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Iron III oxide

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Iron(III) oxide — also known as ferric oxide, Hematite, red iron oxide, synthetic maghemite, colcothar, or simply rust — is one of several oxide compounds of iron, and is most notable for its ferromagnetic properties. Its chemical formula is Fe2O3.

The mineral form of ferric oxide is hematite; it is mined as the main ore of iron.
Iron(III) oxide is often used in magnetic storage, for example in the magnetic layer of floppy disks. These consist of a thin sheet of PET film, coated with iron(III) oxide. The particles can be magnetised to represent binary data. MICR (Magnetic Ink Character Recognition) also uses iron(III) oxide compounds, suspended in an ink which can be read by special scanning hardware.

A very fine powder of ferric oxide is known as jeweller's rouge, red rouge, or simply rouge. It is used to put the final polish on metallic jewellery and lenses, and historically as a cosmetic.

Rouge cuts slower than some modern polishes, such as cerium(IV) oxide, but is still used in optics fabrication and by jewelers for the superior finish it can produce. When polishing gold, the rouge slightly stains the gold, which contributes to the appearance of the finished piece. Rouge is sold as a powder, paste, or solid bar (with a wax or grease binder). Other polishing compounds are also often called "rouge", even when they do not contain iron oxide. Jewelers remove the residual rouge on jewelry by use of ultrasonic cleaning.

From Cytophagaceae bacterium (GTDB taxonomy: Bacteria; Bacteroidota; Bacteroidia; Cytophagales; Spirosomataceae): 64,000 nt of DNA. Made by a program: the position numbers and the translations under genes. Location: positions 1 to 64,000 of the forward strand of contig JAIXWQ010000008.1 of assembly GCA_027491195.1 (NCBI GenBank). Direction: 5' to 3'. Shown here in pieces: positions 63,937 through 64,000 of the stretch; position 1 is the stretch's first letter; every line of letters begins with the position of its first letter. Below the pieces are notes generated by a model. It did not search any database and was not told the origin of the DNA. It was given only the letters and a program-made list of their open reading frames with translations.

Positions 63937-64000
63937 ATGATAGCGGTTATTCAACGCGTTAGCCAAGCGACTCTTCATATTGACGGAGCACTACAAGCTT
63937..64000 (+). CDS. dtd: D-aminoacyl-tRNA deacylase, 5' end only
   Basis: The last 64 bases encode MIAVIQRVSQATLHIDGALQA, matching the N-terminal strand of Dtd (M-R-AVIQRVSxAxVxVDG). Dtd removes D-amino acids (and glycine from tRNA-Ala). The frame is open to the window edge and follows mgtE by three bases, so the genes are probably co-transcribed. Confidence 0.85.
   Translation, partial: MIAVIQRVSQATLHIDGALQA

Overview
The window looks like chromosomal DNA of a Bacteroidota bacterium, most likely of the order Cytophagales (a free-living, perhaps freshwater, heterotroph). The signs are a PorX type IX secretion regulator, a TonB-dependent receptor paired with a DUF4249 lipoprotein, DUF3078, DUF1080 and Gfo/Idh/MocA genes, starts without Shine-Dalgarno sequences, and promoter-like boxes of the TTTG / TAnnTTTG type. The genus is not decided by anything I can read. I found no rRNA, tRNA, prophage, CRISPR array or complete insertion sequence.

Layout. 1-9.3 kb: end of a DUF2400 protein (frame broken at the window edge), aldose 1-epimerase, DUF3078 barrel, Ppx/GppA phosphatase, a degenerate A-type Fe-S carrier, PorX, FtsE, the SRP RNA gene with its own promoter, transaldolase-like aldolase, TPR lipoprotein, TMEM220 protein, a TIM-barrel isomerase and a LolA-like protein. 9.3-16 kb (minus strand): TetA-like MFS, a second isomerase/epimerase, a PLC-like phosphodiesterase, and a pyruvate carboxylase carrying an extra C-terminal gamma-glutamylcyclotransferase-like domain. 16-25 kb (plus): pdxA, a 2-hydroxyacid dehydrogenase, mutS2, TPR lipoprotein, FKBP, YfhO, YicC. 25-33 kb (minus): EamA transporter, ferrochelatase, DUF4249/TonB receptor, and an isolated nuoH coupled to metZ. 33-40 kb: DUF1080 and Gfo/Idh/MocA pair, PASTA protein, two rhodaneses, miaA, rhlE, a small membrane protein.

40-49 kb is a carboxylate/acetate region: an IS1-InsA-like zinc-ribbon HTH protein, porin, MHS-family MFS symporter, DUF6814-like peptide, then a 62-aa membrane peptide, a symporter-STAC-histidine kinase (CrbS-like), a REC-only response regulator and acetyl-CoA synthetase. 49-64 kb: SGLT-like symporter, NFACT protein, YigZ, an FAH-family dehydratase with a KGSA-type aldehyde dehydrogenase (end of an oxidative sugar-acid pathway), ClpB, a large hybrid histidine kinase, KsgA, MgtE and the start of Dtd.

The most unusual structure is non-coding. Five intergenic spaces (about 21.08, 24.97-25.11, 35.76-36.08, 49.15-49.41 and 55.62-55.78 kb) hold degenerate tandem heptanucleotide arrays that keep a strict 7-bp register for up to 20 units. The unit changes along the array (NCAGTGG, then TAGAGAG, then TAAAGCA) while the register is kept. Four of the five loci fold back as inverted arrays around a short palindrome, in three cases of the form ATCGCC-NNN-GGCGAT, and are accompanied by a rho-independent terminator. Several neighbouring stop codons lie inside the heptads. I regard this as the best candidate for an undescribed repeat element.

Iron(III) oxide is used in the production of pure iron in a blast furnace. Iron(III) oxide is also used in an extremely exothermic reaction called a thermite reaction.

2 Al + Fe2O3 → 2 Fe + Al2O3

Iron(III) oxide is also used as a pigment, under names Pigment Black 11, Pigment Brown 6, Pigment Brown 7, and Pigment Red 101 (also Iron Oxide Red). Some of them, eg. Pigment Red 101 and Pigment Brown 6, are Food and Drug Administration (FDA)-approved for use in cosmetics.

This article is licensed under the GNU Free Documentation License.
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